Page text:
Landscape Spotlight: Groundcovers

Posted January 26, 2017 in Blog, Plant and Tree

Groundcovers play an important role in many gardens and landscapes, but are often overlooked when homeowners plan a new landscape design.  Categorized by their form of low-growing, ambitious vegetation, groundcovers provide many benefits to your landscape and your wallet.  When including groundcovers in your landscape design, the increasing need for mulch is eliminated, saving you money in the longrun.  With each passing season, it is noticeably visible that your groundcover is diligently doing its job and is looking good while doing so.  The following are our favorite groundcovers, which neatly and beautifully compliment any landscape.

Pachysandra

pachysandra groundcoverPachysandra is a low-maintenance evergreen that has the tendency to spread quickly when introduced to a new landscape.  Being a member of the boxwood family, it’s leaves are larger than the norm, yet a fairer shade of green that delights with delicate blooms of sweet white flowers in the early spring.  Pachysandra loves full to partial shade, making it the perfect solution to a shaded garden or underneath trees where vegetation is sparse.  Its effortless elegance makes it a poplar addition to a border garden, accent landscaping beds or as a foundation planting.  Not being hardy enough to withstand foot traffic or being in contact with heavy garden tools, this planting is best left to itself, and tending to it only when needed.

Vinca Minor

Vinca Minor, or most commonly known as Periwinkle, is as sophisticated as it is graceful.  vinca minor groundcoverIts evergreen, glossy, petite leaves deliver charming purple, pink or white flowers from mid-spring to fall and loves dappled sunlight.  Its main benefit is that it can cover a large area quite quickly and can be easily maintained.  Vinca Minor is a popular foundation planting but compliments larger plantings just the same.  This plant brings textural interest to an area with larger leafed plantings like hostas and ferns, creating a harmonious balance within the landscape.  While this groundcover is low-maintenance, keep an eye out that it is sticking within its designated home.  If this groundcover starts to wonder off into places you don’t want it to be, it is best to handle it early on so it doesn’t become overly established, giving you more work than you planned for.

Liriope

liriope groundcoverLiriope, also known as lilyturf, tolerates most any soil and is happiest in full sun to partial shade.  While it isn’t uncommon to see Liriope in shaded areas, it will grow at a slower pace with not-as-desirable elongated foliage.  Optimally growing in a sunny and well-drained area, liriope forms tall, dense, grassy clumps that produce spiky blue-purple flowers in summer through fall.  The flowers then give way to black-ish berries that persevere through the winter months.  As for garden uses, liriope is best used massed as a groundcover, as an edging plant or planted within small groups for an aesthetic accent.  Some homeowners select liriope as a grass substitute, but it is well-known that it has little tolerance for foot traffic; so if you have an active household, liriope is best kept within your landscaping beds.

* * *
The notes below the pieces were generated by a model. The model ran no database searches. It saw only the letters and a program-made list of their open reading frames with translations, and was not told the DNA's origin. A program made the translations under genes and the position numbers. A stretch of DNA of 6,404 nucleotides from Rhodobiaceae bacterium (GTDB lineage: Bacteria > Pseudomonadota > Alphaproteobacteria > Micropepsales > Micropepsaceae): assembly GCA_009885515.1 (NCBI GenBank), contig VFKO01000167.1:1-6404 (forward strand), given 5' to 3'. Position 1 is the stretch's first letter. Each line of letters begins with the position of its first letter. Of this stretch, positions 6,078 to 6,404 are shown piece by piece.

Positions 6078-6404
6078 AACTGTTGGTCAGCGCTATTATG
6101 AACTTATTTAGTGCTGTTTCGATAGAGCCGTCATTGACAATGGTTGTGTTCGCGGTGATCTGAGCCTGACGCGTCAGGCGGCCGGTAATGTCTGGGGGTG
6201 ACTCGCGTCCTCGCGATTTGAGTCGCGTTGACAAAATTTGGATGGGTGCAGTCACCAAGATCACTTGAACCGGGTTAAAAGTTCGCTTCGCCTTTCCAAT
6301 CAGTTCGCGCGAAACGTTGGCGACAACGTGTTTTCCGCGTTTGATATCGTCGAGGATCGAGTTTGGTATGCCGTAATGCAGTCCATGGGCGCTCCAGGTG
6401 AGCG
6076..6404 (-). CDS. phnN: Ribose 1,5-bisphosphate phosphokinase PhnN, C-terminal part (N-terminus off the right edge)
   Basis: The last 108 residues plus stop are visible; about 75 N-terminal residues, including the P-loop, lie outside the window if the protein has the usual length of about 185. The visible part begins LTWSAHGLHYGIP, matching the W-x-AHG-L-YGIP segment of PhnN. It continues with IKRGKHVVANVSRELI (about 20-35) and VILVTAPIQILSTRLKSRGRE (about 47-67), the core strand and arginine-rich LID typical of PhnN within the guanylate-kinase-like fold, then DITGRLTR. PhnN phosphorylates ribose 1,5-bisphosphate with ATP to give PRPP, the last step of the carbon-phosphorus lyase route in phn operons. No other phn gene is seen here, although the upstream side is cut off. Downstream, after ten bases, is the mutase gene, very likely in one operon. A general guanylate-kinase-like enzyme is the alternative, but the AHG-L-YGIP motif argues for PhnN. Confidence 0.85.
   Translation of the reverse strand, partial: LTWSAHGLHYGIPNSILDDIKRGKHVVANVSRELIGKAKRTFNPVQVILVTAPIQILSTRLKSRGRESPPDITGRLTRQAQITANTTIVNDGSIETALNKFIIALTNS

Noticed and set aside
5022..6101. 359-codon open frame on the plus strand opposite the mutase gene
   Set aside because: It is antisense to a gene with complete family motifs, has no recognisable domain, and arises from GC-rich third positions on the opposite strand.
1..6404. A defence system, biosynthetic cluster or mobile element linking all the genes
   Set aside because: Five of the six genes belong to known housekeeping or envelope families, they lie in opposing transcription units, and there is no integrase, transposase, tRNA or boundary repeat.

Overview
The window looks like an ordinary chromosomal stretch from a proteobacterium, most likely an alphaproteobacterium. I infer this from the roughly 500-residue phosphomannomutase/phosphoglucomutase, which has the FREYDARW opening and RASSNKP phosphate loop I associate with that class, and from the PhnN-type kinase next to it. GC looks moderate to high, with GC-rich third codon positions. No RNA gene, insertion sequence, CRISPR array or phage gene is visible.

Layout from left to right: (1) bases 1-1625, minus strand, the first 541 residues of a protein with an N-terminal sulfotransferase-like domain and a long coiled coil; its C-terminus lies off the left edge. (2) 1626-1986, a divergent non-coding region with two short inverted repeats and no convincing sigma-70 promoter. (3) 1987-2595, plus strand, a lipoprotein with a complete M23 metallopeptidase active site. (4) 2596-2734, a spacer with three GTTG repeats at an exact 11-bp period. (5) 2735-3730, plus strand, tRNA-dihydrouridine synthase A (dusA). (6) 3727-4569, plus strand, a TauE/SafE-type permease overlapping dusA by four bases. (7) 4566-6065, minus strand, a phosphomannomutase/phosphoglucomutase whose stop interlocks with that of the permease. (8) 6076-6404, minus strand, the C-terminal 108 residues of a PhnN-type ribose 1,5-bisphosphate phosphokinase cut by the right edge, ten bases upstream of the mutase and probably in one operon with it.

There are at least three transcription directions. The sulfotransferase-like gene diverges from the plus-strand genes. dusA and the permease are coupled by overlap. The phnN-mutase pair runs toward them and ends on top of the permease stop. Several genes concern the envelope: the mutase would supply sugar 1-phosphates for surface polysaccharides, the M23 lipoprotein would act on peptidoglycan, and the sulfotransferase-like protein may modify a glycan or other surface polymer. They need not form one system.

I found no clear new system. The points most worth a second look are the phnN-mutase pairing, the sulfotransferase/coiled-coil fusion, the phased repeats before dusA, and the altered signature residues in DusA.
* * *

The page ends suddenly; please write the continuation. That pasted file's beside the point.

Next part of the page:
Ajuga

Ajuga, also known as Bugleweed, is a member of the mint family and ajuga groundcoveris one of the most overlooked groundcovers in existence.  Overlooked, yes…underestimated, yes…unrelenting workhorse, yes!  This dark, glossy groundcover is perpetually ignored by pesky deer and rabbits looking for a quick snack, and is the perfect filler in your landscaping.  While ajuga does spread rapidly, it is not a deep-rooted plant that you will need to break out the heavy equipment to maintain.  Best used as a weed suppressant and erosion control, the rapid growth creates a beautiful green and blue blanket, meshing beauty and function into one.

Sweet Woodruff

sweet woodruff groundcoverThis woodland classic has textured, soft foliage that exudes a light and easy-breezy feeling to the air.  The long stems are home to gentle whorled leaves, giving it a beautifully interesting characteristic right off the bat.  Planting sweet woodruff among taller perennials or en masse in a moist, shady area will produce a dense carpet of groundcover.  Once this plant is established, it is hard to remove, so choose your location wisely before introducing it into your landscape.  An added bonus to the sweet woodruff, when dried, the leaves exude a simple and sweet vanilla-esque aroma, which is a perfect addition to a homemade potpourri!

While groundcovers are some of the most pragmatic plants in a landscape designer’s back pocket, an experienced and professional landscape designer will have a vast knowledge of all plants and understand the landscape demands of your property.  Serving the Poconos, Lehigh Valley through the Main Line of Philadelphia and western New Jersey, MasterPLAN Landscape Design has the background, experience and attention to detail when it comes to everything outdoor living!  MasterPLAN doesn’t start and stop with plants; we specialize in comprehensive backyard transformations!  From decks, patios, roof structures, fire and water features…etc, we are ready to transform your dreams into your reality!  Reach out to MasterPLAN to discover, together, the full potential for your property!

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